Congress may be preparing to ax a $76-million Katrina aid package that would provide housing assistance to physically and mentally disabled homeless Katrina victims. Sen. Mary Landrieu recently added the aid provision to the $212 billion supplemental appropriations Iraq war finance bill.

Landrieu's provision is now in danger of being cut by House Democrats. As reported in the Times-Picayune, House Democratic leaders are trying to accede to President Bush's demands to keep the emergency war supplemental bill close to $184 billion. With the House making plans to trim $108 billion from the bill, the domestic Katrina housing assistance is in jeopardy.

But Landrieu isn't ready to give up. With prospects for passing regular appropriations bills uncertain in an election year, Landrieu told the Times-Picayune that attaching Katrina funding to emergency spending bills for the wars in Iraq and Afghanistan might be the only option available for additional spending on Gulf Coast recovery.

"This bill is the most immediate way to meet our domestic emergency needs on the Gulf Coast," Landrieu told the Times-Picayune. The housing assistance funds would cover 3,000 rent-aid vouchers for homeless and elderly people who because of mental or physical disabilities have not been able to recover from the 2005 hurricanes, according to Landrieu.

The call for Gulf Coast housing vouchers is not a new one. Gulf Coast housing advocates have lobbied for vouchers for the past two and a half years, and in fact, a voucher provision was cut from the 2006 war supplemental under similar political pressures. In a letter to The Advocate, Valerie Keller, co-chair of the Louisiana Supportive Housing Coalition, calls on Congressional leadership not to abandon, yet again, Louisiana's most vulnerable victims of Hurricane Katrina and Hurricane Rita. "Thousands of disabled men and women lie in oppressive heat, suffering without medical care or safe housing," she wrote. "Recent studies reveal many of these disabled homeless people are at imminent risk of dying."

Facing South has extensively reported on the affordable housing crisis in New Orleans. More than two and a half years after Hurricane Katrina, the city's lack of affordable housing remains one of the most pressing problems facing the recovery effort. Moreover, the housing crisis continues to contribute to New Orleans' growing homeless population, one that has doubled to an estimated 12,000 since the 2005 disaster.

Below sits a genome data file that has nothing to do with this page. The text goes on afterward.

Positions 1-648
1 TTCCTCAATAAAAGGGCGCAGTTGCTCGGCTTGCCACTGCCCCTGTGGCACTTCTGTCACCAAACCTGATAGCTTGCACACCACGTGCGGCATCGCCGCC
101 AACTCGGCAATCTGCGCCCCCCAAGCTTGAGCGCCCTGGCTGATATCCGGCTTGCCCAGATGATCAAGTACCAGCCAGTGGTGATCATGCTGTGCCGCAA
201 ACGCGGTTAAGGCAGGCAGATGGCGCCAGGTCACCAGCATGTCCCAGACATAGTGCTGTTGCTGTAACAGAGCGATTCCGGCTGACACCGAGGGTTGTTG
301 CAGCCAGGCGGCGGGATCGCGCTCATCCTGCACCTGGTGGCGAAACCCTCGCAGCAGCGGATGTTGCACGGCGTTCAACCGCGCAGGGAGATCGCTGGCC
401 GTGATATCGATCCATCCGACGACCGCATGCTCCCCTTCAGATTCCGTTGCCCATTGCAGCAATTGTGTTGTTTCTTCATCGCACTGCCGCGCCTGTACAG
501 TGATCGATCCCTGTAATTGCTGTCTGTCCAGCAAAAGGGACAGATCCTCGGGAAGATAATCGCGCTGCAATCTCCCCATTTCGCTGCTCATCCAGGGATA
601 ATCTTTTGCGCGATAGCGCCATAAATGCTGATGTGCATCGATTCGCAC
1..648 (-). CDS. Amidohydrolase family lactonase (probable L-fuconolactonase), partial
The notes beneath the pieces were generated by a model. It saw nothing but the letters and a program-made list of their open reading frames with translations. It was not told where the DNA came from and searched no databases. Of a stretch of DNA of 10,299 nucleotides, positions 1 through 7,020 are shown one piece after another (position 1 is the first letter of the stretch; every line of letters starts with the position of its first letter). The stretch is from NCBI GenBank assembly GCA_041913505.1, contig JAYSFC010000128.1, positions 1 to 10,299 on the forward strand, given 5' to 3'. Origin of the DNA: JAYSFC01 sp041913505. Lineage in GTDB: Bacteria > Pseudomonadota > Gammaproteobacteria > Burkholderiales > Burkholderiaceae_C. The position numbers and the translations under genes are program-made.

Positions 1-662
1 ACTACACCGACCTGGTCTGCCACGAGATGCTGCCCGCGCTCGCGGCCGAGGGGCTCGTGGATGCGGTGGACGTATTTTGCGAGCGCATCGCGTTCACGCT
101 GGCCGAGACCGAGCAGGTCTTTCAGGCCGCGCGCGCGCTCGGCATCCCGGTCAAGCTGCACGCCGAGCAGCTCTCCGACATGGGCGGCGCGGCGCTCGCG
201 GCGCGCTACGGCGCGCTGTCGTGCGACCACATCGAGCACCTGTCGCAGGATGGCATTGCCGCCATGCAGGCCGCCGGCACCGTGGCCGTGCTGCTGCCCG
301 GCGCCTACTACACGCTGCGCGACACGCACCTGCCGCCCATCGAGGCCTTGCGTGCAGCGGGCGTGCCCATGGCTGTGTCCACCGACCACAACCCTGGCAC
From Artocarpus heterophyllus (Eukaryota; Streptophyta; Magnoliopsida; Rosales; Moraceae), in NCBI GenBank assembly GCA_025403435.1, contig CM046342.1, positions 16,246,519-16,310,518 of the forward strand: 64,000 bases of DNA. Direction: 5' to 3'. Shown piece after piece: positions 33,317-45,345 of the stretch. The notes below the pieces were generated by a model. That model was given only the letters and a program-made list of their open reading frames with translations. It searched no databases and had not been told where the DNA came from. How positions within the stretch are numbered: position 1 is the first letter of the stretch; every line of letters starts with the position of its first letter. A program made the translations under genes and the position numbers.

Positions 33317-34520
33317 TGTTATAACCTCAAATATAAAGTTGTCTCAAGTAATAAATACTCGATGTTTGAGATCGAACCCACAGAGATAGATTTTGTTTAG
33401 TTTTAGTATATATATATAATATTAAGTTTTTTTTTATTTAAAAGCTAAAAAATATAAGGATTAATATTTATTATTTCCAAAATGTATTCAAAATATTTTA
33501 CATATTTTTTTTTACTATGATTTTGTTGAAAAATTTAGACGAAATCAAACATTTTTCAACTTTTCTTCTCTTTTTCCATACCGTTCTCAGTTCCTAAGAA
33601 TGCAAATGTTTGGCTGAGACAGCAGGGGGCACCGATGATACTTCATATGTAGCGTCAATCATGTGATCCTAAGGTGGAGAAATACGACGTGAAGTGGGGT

These homeless populations are becoming more visible throughout New Orleans, with some populations camping out in tent cities under a freeway overpass near Canal Street not far from the French Quarter and many more filling several blocks of Claiborne Avenue. As we reported last month, a recent survey by Unity of Greater New Orleans found that 86 percent of people living in these city encampments are from the New Orleans area, a majority of which are homeless due to Hurricane Katrina. The survey also found that in these homeless camps 80 percent have at least one physical disability, 58 percent have had some kind of addiction, 40 percent are mentally ill, and 19 percent are "tri-morbid"-they have a disability, an addiction and mental illness.

In light of this crisis, the need for housing vouchers for this population grows more and more crucial. As the New York Times reported:

"For these difficult cases, permanent housing with supportive services, like counseling, has become a preferred method. But it takes time, patience, money and one thing New Orleans is short of: apartments. Many apartment developers who applied for tax credits after Hurricane Katrina were required to set aside 5 percent of their units for supportive housing, but because of high construction costs and other factors, far fewer units than expected are in the pipeline. And without the vouchers, even those units will not be affordable."